Mixed reality technology can improve project delivery by helping engineers to communicate more effectively and more quickly
We are reaching a point where delivery of major infrastructure across the globe is at risk as a result of the skills shortage. Mixed reality technology can provide a solution to tackle this global engineering challenge by efficiently connecting specialists from around the world, while giving emerging professionals the opportunity to work on a major project with the support of an international network of experts.
It is clear that there is a real momentum behind the spectrum of reality technologies, which are virtual reality, augmented reality and mixed reality, and how we approach a construction project in just a few years’ time could be substantially different with their introduction. By 2020, major infrastructure construction projects will have fifth generation wireless hubs and our sta will be equipped with approved safety smart eyewear and hard hats that integrate the virtual reality models we designed with real time ground conditions to create a mixed reality.
The development of mixed reality technology will assist with the decision making. For example, if the project ground conditions are more complex than anticipated, and the designed virtual reality model does not project the right solution, a [junior] field geologist would be able to quickly connect with the senior designer in the next time zone via the wireless connection from their hard hat, and log into the instant messaging application using eye movements.
The geologist would then be able to share and discuss what they sees through their eyewear with the designer in real time, allowing them to see the issues that need resolving. The view could then be scanned using the tracking device and the camera within the eyewear, and together they will be able to develop the design approach and construction sequence in the model, and watch how the solution will be implemented while checking for clashes as the mixed reality 3D model is layered and rotated.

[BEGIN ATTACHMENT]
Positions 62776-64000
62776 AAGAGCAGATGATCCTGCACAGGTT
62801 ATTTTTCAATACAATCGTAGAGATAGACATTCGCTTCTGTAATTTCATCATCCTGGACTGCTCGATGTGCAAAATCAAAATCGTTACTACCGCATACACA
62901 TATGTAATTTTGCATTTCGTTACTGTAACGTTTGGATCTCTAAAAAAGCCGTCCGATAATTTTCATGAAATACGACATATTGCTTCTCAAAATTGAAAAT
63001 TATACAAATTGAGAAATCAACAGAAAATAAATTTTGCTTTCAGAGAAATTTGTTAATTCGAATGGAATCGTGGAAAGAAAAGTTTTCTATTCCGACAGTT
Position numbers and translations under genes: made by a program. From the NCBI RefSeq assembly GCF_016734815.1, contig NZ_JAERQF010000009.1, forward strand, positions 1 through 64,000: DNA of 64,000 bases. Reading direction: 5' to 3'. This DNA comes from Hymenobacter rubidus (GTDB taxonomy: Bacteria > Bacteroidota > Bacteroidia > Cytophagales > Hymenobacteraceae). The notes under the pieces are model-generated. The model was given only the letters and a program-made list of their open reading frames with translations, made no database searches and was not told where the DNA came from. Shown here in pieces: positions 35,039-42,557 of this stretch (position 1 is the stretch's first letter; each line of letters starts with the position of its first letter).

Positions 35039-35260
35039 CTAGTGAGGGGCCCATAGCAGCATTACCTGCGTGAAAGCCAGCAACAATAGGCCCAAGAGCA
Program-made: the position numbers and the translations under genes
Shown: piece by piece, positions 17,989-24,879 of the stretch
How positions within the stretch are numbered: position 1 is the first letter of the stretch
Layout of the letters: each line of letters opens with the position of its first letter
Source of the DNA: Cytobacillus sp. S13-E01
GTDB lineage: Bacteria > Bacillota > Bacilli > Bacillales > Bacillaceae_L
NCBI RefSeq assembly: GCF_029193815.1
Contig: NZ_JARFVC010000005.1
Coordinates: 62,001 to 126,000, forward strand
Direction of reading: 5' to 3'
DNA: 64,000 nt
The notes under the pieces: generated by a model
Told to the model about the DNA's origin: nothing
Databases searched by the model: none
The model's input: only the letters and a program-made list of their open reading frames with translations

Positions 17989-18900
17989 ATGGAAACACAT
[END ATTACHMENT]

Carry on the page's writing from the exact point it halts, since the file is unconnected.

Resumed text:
These decisions will be captured in real time, saving on double handling, avoiding potential delays. Ultimately through, the remote support provided, the emerging professional will feel empowered to take action while the senior designer will be able to support other projects.
By adopting mixed reality, significant value can be added. The “live model” will no longer be fragmented and construction changes and “as builts” will be effectively captured, stored and shared across the construction programme.
We can revolutionise civil engineering projects by referring to applications in other sectors which have started to unlock its potential. Our businesses and project bid strategies should consider investing in augmented technology and upskilling teams to make this vision become our everyday reality.
- Athena Livesey is principal engineering geologist at WSP
This article was produced with association with